Common morality and moral reform
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The idea of moral reform requires that morality be more than a description of what people do value, for there has to be some measure against which to assess progress. Otherwise, any change is not reform, but simply difference. Therefore, I discuss moral reform in relation to two prescriptive approaches to common morality, which I distinguish as the foundational and the pragmatic. A foundational approach to common morality (e.g., Bernard Gert’s) suggests that there is no reform of morality, but of beliefs, values, customs, and practices so as to conform with an unchanging, foundational morality. If, however, there were revision in its foundation (e.g., in rationality), then reform in morality itself would be possible. On a pragmatic view, on the other hand, common morality is relative to human flourishing, and its justification consists in its effectiveness in promoting flourishing. Morality is dependent on what in fact does promote human flourishing and therefore, could be reformed. However, a pragmatic approach, which appears more open to the possibility of moral reform, would need a more robust account of norms by which reform is measured.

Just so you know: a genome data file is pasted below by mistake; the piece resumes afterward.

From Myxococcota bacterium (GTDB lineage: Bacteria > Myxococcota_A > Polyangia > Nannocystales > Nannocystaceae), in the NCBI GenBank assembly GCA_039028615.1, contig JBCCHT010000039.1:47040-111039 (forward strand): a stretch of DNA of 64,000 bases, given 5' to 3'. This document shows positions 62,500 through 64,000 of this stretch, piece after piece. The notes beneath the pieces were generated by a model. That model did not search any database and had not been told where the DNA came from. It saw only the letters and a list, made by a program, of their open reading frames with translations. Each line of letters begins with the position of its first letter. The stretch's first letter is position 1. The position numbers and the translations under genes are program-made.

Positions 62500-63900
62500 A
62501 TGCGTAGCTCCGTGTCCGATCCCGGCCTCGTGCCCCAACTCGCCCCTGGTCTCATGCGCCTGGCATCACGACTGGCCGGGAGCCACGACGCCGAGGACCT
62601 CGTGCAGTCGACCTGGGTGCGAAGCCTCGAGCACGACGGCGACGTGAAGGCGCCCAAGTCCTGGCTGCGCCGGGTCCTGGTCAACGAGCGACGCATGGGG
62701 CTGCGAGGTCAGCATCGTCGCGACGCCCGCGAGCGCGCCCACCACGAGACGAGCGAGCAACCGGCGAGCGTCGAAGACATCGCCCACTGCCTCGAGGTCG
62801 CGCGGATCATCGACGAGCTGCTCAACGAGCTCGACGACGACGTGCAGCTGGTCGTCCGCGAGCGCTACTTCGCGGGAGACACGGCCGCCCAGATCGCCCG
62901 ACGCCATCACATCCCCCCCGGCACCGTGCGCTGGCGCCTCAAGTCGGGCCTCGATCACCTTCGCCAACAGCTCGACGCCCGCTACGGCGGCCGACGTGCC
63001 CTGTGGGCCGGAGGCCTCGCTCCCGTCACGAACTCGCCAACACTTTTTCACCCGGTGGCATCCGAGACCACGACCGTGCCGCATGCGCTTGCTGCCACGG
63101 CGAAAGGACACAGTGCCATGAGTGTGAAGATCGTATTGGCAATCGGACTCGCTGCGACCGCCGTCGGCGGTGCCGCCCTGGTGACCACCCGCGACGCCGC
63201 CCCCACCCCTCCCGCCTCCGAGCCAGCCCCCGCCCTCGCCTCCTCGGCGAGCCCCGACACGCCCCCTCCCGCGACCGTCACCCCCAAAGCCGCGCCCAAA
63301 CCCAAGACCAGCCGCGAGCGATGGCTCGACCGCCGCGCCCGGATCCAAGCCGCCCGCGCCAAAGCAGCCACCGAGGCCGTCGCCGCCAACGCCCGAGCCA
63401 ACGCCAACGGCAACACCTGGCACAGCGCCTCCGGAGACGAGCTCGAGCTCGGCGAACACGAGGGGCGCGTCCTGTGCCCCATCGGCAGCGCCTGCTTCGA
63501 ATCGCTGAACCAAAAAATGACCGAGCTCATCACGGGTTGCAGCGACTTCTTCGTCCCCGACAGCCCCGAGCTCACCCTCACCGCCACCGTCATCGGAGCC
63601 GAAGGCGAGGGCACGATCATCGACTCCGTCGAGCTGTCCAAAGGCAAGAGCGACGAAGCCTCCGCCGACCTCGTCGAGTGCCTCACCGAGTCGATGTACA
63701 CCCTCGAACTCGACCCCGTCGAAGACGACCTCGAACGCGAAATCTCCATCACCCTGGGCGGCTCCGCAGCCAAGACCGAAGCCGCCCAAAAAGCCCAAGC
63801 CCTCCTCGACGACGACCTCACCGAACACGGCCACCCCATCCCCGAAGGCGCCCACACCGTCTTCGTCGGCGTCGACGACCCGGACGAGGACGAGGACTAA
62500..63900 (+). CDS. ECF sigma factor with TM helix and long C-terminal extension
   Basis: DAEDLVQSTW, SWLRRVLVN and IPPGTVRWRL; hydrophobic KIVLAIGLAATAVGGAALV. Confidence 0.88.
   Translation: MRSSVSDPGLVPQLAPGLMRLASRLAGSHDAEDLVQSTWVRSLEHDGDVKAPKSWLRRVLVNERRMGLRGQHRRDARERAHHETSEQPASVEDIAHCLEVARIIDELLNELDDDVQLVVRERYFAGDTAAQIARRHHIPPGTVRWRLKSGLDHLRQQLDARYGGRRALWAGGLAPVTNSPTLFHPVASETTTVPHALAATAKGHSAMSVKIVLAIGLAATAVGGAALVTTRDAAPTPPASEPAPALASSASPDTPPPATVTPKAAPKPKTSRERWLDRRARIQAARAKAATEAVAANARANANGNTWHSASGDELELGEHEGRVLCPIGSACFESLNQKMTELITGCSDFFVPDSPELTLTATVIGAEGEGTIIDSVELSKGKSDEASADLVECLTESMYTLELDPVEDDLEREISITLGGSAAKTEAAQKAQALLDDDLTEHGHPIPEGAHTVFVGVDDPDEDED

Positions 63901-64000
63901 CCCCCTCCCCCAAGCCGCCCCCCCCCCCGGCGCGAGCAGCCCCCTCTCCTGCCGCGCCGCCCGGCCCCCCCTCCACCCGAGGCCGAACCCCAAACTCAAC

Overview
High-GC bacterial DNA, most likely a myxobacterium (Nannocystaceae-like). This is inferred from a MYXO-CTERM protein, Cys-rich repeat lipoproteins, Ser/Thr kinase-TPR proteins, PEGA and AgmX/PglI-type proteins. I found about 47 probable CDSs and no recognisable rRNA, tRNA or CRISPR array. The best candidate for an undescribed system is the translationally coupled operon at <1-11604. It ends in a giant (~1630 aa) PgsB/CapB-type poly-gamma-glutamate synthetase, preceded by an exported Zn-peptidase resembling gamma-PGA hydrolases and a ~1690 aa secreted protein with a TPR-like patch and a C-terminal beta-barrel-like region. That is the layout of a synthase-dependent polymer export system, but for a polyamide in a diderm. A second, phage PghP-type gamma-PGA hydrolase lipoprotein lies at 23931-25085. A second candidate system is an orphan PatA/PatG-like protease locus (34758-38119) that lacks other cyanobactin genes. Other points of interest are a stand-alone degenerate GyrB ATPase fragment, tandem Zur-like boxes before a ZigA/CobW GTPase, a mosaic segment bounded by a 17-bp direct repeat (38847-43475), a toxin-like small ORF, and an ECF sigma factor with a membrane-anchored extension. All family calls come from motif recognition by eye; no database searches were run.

KeywordsMorality Common morality Moral reform Gert Beauchamp Childress Foundational Pragmatic Pragmatism Ethics
This article was written in part while I was a Visiting Scholar in the Philosophy Department at Dartmouth College and I am grateful for that support. Thanks also to Jed and Perry Williamson for their hospitality, to the members of the Central European Pragmatist Forum for helpful discussions about pragmatism, and to Carson Strong for insightful comments and suggestions on earlier versions of this paper.
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